This past weekend (2-4 June) marked a truly rambunctious affair: the first ever Great Estate Festival at Scorrier House in Cornwall. Describing itself as a garden fete, this festival offered so much more and it was superbly pulled off.

Scorrier House is a beautiful stately home in Cornwall, usually a wedding venue, but for one weekend only it was transformed into a magical wonderland of gin gardens, woodland silent discos and camel races. It was a family friendly festival with a half pipe, craft activities and circus workshops, along with inflatables and a wonderfully relaxed atmosphere.We arrived at the festival on Friday night with a few bottles of gin in an old water bottle, a bag full of nibbles, bananas (very important) and mixer. I also had the obligatory Vaseline, glitter, dried flowers and face paint; every festival-goers survival pack. The tent was put up, we had a slurp of gin and headed on in to the festival, walking through green grass with flits of yellow buttercups, past the Wild Wine Club (a place where you could book a three course meal and wine tasting in a stable sat on hay bales) and down towards the main stages.

The house itself had psychedelic pictures projected onto it each night and as you had to walk past it to enter or leave the festival, everybody would stop to admire the display. The stages were The Main Stage, Madame Wong’s House of Wrong (this also had a tattoo parlour and cut throat barber) and The Dome; these were the three main stages, which were next to each other and the array of food vendors.On the first night we experienced the silent disco in the woods. Following a small path, you wound your way into a woodland area with a dj shack, a silver trailer bar and a giant hanging disco ball. The headphone-clad masses were dancing and singing but no music could be heard; mismatched dance moves and tuneful singing helped to make this one of the highlights of the festival.

Great Estate had lots of workshops to participate in. I tried laughing yoga and can honestly say it was one of the best workshops I have been on. The idea is that by faking laughter it tricks your body into releasing the endorphins you get from laughing and I was belly laughing the whole time and felt amazing afterwards. I also went on a mini foraging walk, where we strolled around the grounds as a group and were shown different plants that you could pick and eat and some that would be good for medicinal purposes, which was very interesting. Then there was the Sanctuary Stage, which offered different workshops alongside some performances from the BBC Introducing artists.The musical highlights of the festival were Daisy Clark, one of BBC Introducing’s artists, who has one of the most emotion evoking voices that I have ever heard, and Hong Kong Ping Pong, who played a great set of breaks, dub-step and hip-hop, proving so popular that it was one-in-one-out of The Dome. The dance moves that were kicking off in that tent were insane, a mixed audience with some people old enough to be my great grandad shaking their bootys high and proud.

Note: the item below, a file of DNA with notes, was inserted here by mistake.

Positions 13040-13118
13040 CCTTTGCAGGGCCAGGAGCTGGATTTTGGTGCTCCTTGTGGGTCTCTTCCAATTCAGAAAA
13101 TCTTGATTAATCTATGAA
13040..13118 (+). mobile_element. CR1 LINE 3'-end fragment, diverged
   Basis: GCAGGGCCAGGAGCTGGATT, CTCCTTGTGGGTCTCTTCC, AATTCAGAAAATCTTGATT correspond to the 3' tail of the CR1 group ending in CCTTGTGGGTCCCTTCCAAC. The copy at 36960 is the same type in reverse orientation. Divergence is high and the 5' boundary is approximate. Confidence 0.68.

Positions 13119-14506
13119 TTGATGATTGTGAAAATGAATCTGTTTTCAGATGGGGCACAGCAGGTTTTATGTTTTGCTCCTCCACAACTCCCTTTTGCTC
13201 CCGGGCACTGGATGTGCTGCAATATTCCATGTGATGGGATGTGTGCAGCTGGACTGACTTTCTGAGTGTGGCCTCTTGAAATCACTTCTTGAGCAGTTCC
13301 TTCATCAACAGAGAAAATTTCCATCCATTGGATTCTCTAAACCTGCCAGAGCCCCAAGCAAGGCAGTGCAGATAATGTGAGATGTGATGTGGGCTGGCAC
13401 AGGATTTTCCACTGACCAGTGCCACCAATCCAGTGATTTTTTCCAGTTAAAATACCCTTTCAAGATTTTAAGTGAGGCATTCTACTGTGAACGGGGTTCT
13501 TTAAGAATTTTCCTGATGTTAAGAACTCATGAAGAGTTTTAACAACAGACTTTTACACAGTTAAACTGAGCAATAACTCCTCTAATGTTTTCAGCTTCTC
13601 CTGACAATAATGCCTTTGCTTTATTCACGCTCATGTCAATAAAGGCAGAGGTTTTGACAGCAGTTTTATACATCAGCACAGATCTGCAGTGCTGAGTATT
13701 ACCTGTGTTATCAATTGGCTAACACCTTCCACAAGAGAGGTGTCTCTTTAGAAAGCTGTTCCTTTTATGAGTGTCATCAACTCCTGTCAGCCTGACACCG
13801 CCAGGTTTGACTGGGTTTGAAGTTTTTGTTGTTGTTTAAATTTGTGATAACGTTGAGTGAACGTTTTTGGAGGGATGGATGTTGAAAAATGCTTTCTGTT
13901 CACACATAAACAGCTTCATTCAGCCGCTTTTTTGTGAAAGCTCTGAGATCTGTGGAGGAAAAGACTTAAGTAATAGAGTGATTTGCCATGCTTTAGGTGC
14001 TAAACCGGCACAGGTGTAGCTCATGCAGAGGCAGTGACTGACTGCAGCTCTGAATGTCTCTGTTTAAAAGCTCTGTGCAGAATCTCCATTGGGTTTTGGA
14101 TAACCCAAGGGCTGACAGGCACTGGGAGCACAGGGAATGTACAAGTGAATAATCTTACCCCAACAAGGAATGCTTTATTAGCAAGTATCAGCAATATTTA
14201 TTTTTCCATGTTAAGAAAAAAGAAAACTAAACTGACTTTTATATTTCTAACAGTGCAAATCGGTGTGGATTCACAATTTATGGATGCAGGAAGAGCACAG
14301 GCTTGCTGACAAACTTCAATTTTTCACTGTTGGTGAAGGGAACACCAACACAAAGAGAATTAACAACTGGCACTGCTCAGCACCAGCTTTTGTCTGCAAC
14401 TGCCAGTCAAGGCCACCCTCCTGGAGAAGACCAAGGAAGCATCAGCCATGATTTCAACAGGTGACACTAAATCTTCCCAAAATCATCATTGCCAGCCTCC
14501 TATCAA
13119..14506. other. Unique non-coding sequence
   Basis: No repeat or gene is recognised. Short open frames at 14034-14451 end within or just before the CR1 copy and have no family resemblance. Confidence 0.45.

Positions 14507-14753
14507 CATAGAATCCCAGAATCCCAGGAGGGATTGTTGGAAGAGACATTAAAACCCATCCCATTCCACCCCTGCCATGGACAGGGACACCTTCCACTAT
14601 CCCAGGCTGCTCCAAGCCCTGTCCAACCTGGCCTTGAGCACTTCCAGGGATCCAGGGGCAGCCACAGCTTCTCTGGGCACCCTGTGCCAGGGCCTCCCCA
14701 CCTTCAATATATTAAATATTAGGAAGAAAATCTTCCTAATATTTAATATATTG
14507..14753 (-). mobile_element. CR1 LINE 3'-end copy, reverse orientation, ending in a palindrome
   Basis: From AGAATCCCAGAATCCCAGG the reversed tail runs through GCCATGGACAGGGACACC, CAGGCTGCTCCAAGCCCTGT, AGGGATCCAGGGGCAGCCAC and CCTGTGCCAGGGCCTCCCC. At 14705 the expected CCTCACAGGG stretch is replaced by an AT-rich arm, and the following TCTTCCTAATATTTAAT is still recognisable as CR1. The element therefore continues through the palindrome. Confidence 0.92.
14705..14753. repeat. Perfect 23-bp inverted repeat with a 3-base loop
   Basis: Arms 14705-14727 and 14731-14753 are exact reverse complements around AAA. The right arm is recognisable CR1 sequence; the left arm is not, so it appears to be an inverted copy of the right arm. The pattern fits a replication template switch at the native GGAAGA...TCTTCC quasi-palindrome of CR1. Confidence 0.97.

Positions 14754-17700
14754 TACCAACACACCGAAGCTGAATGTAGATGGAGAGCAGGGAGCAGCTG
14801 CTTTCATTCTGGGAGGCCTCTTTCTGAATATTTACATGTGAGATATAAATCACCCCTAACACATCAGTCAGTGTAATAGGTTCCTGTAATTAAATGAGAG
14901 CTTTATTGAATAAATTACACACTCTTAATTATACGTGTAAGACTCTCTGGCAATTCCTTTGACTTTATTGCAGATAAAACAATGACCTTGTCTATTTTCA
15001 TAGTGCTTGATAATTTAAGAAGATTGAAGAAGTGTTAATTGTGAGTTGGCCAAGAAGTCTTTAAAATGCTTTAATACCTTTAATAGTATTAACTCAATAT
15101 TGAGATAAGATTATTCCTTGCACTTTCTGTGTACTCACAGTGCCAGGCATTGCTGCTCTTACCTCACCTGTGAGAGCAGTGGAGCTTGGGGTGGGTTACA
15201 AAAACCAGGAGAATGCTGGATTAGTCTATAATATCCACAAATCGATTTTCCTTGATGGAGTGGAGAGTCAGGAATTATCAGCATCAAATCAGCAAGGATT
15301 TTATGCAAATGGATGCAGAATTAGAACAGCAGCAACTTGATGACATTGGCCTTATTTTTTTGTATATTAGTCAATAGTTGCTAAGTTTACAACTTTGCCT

After a raucous Saturday night, what better way to relax than with a lovely bout of camel racing? With bets costing £1 it was a whole family affair, with children really getting into the race as the camels came galloping along the green in front of Scorrier House. If you partied too hard you could even relax in a hot tub and soak your hangovers away.This is one of the most magical festivals I have attended and it had such a great, loving atmosphere. With glorious weather and a fully immersive experience, this is definitely a festival that everyone should attend at least once. What a great achievement for The Great Estate’s debut.

Visit the official website for more information. 

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